Whale expert testifies on ferry
A hearing focuses on the possibility of collisions at sea
WAILUKU » Pacific Whale Foundation President Greg Kaufman has been on the witness stand off and on for nine days in a court hearing on whether the Hawaii Superferry can operate while an environmental study is done.
Kaufman is testifying on behalf of three environmental groups who filed the motion for an injunction against the Superferry.
As an expert witness, Kaufman has responded to questions on whale population, breeding grounds, seasonal activity, vessel speed restrictions, vessel routes and research on whale-vessel collisions.
During cross-examination yesterday, Superferry attorney Bruce Lamon questioned Kaufman about a Feb. 10, 1998, incident near Kihei in which an agent with the Pacific Whale Foundation was accused of violating the Endangered Species Act of 1973. The alleged violations included failure to allow an inspection of research activity records by the National Marine Fisheries Service, Lamon said. He said a $5,000 fine was issued, along with a warning for alleged violations.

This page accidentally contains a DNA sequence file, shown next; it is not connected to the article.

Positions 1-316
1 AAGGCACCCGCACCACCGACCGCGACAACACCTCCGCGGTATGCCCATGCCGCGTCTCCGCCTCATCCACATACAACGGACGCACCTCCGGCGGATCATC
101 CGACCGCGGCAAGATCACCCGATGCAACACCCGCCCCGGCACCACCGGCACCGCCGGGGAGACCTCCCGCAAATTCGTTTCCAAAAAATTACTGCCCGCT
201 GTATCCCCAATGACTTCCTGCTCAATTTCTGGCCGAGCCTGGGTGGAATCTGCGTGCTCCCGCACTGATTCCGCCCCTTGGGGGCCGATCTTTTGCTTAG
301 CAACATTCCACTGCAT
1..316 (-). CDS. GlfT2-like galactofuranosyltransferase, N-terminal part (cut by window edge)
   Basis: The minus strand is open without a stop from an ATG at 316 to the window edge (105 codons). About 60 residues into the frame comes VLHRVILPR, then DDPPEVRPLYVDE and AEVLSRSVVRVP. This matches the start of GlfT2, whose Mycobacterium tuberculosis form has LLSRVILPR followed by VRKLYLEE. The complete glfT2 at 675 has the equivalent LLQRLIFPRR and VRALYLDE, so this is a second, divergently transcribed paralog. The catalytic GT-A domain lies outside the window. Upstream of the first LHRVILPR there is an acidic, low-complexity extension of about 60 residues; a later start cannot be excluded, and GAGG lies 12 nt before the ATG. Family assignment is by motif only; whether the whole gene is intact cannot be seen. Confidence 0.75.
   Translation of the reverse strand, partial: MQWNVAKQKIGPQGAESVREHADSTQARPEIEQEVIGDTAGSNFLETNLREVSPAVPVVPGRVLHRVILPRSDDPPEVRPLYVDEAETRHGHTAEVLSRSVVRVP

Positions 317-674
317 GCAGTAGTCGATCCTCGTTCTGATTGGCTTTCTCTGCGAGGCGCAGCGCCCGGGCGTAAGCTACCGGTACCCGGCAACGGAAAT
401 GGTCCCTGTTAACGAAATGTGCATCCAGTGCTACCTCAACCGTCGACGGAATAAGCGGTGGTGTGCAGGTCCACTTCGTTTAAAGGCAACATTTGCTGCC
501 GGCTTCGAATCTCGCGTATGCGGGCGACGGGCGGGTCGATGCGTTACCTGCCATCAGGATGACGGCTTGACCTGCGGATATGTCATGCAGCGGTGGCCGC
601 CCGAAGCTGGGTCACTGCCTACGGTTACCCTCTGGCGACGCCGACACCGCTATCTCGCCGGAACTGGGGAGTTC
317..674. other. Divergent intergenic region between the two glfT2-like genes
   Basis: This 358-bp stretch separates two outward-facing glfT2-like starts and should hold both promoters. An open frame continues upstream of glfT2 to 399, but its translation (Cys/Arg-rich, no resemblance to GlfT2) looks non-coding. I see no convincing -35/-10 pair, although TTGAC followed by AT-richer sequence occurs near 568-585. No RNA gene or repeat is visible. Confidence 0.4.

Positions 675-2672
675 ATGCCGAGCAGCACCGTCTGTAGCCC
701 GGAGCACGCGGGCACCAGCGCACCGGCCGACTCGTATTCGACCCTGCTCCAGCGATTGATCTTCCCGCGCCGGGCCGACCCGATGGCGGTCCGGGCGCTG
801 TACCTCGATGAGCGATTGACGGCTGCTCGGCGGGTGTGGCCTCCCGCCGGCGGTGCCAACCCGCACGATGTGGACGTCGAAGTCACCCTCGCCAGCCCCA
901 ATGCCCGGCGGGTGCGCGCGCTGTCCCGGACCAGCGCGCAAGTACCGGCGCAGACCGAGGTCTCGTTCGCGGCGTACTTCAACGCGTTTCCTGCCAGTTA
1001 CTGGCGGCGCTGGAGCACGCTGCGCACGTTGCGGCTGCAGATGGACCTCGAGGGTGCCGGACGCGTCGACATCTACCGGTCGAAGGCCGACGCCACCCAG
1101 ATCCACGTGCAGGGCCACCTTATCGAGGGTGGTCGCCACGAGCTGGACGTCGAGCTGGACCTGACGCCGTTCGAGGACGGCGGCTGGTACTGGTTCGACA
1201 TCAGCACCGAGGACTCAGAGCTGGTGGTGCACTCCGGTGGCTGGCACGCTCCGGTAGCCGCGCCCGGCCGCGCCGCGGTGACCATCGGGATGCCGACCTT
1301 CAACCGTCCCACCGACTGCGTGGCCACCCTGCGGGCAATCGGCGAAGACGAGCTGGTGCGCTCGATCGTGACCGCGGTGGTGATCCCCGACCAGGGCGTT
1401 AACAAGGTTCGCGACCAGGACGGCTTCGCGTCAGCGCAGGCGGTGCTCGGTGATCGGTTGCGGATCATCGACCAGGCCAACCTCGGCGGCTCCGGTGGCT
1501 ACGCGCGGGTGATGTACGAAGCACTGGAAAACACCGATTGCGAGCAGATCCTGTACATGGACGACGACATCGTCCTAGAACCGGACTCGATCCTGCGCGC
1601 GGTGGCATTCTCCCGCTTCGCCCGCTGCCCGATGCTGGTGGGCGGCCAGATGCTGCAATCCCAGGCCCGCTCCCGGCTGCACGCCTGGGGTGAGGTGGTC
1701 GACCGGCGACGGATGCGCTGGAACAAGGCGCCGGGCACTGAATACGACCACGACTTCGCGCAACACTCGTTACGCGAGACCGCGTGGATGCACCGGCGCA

Isaac Hall, attorney for the environmental groups, argued that the questioning amounted to a miniproceeding that would take the court away from the subject matter of the case, resulting in hours of rebuttal.
"The Hawaii Superferry is getting into kill-the-messenger tactics and mudslinging," said Hall.
Lamon responded calling Hall's comments an attack on his clients and "completely inappropriate."
Maui Circuit Judge Joseph Cardoza determined that Kaufman did not have to answer the question because it was not clear who engaged in the conduct or if the Pacific Whale Foundation was directly involved.
Lamon also raised questions about Kaufman's testimony on professional affiliations and reaction times when whales are observed.
Cross-examination of Kaufman concluded yesterday. Arguments continue in the rebuttal portion of the proceedings today, with the hearing set to resume at 10 a.m.
John Garibaldi, Hawaii Superferry president and chief executive officer, and Terramar Environmental Research owner Mark Fraker, Superferry's marine mammal expert, have been observing the proceedings but have yet to take the stand on behalf of the Superferry.